Ah, fiddlesticks

The perfect fiddlehead ready for harvest!

The perfect fiddlehead ready for harvest!

Spring is here and the running to keep up is set at a pace I’m not sure I can keep up with! The fiddleheads are up and gone and now we’re into stinging nettles. The spring has been really late in coming this year but suddenly it is all go. Last night as I came in the house I noticed that the cherry tree is suddenly in blossom–I’m sure it wasn’t this morning!

I managed to harvest a good couple of loads of fiddleheads. Usually I’ve been able to do it over a few days up to a week or so, but this year they seem to have come and gone in an instant. So, one good harvest was all I got. Still, they are a welcome addition to the menu and to the harvesting process. I love anything I don’t have to tend all year long or think about replanting, fertilizing, watering, etc! The fiddleheads are delicious. Cook them as you would asparagus: steam or lightly fry in olive oil or butter. They are much like asparagus in flavour but much more delicate in texture. There is no trace of the fibrousness of asparagus. If you have never tried them before, I encourage you to try them. Of all the wild harvested items I gather, these are by far the most anticipated each year.

Anthropologists have done studies that look at time, and discovered that hunter-gathering groups actually had much more time on their hands than agriculturalist groups. Instinctively, it is difficult to imagine. One would think that being in control of our food sources would free up some time. Now that I’m a serious food provisionist, I now know first hand why it doesn’t! It is so much easier to simply be observant, and harvest as and when nature provides, than to do all the planning, weeding, seed starting, transplanting, compost making, and so on that has to be done in order to grow things to an artificial schedule.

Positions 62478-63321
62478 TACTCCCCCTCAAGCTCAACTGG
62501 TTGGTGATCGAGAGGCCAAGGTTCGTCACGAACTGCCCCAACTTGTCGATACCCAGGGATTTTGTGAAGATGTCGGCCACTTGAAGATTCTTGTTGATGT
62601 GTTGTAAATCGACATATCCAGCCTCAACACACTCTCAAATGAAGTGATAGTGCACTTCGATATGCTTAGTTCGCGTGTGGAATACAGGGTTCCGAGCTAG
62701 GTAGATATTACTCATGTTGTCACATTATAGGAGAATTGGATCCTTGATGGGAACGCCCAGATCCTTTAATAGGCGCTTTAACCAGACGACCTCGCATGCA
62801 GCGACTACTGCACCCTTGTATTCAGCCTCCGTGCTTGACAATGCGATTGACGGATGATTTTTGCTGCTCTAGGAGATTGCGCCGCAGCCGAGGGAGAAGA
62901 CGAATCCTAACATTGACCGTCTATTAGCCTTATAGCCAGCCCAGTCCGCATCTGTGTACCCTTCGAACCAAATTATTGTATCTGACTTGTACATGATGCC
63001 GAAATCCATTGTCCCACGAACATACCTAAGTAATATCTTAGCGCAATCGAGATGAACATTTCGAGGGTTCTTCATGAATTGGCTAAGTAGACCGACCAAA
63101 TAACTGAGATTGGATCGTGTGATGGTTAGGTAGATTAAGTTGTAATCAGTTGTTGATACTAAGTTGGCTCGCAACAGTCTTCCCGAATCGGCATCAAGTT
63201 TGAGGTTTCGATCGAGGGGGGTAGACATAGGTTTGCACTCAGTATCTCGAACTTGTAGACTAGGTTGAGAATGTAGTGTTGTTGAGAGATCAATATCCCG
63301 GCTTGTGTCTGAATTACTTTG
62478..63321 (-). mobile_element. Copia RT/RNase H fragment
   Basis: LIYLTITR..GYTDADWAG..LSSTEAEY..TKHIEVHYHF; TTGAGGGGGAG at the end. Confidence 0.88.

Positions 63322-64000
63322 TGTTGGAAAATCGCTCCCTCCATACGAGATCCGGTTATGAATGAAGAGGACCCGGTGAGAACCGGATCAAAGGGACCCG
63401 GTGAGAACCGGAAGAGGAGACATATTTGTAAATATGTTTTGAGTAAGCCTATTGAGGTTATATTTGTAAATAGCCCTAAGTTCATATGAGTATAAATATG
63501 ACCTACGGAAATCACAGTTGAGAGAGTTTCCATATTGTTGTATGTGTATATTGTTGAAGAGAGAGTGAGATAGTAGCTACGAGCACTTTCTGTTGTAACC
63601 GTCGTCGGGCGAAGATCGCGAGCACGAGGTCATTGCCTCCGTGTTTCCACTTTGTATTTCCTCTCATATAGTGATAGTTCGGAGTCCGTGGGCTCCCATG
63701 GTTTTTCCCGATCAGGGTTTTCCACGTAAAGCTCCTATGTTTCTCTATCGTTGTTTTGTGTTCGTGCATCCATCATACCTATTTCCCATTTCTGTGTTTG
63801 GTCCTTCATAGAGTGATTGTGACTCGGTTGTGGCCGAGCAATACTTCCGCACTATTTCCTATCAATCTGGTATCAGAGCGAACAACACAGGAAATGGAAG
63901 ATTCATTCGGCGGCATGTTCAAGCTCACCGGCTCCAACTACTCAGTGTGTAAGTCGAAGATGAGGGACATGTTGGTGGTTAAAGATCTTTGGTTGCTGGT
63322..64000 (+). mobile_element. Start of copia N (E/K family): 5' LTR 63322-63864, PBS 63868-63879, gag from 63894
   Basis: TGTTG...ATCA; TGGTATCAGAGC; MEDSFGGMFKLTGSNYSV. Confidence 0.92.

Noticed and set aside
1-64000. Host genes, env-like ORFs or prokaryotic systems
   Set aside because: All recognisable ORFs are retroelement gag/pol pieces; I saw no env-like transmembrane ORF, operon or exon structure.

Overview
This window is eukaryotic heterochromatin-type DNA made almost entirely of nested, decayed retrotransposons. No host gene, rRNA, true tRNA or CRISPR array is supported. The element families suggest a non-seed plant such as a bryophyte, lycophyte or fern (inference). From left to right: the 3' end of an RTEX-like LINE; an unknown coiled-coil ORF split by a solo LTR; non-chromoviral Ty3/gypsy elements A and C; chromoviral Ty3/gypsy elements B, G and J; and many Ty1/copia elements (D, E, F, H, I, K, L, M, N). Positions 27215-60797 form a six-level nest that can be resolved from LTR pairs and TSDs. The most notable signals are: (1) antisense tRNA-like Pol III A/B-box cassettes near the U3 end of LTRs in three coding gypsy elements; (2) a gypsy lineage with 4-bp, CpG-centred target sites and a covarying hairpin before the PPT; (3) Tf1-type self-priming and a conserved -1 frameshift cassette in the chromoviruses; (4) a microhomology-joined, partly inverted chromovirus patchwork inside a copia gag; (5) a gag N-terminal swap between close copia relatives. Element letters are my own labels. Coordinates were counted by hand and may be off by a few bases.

Fiddleheads unfurling so quickly I could practially perceive it while taking the photo!

A fiddlehead unfurls so quickly I could practically perceive it while taking the photo!


Filed under Agriforestry, Gathering from the wild, Heritage foods, Hunting, personal food sovereignty

15 responses to “Ah, fiddlesticks

  1. Fiddleheads (ostrich ferns) are on my list of things to plant next year. I’m right there with you on the perennials and foraging concepts. We put in a lot of perennials this year, and now have to be patient while they get enough growth under their belts to produce for us a few years on. I’m glad to hear you praise fiddleheads. I’ve known they were edible for years, but I never heard anyone rave about them ’til now. Sounds like something I’d enjoy, and I look forward to it.

    • Wow, I can’t believe you have to plant them! Are you not anywhere near where they grow wild? And yes, they are scrumptious. So much so I can’t believe they are not on the menu of EVERY top restaurant (or any restaurant that considers itself ‘haut’). For all the baby this and that, nothing is as good as fresh young fiddlehead ferns.

      • We have a few ferns around, but they aren’t the kind that produce fiddleheads. At least I’ve never seen them. We have maidenhair ferns that grow wild in our general area, and some few ferns on our property. But no fiddleheads. We do have some good candidate areas for them – moist and dappled-shady. It’s good to leave a few things on the to do list for next year. Know what I mean?

  2. Do you have to worry about over-foraging as happens in our area, or is the population so low that it isn’t a problem. I cringe everytime I see a wildcrafting class offered in Portland.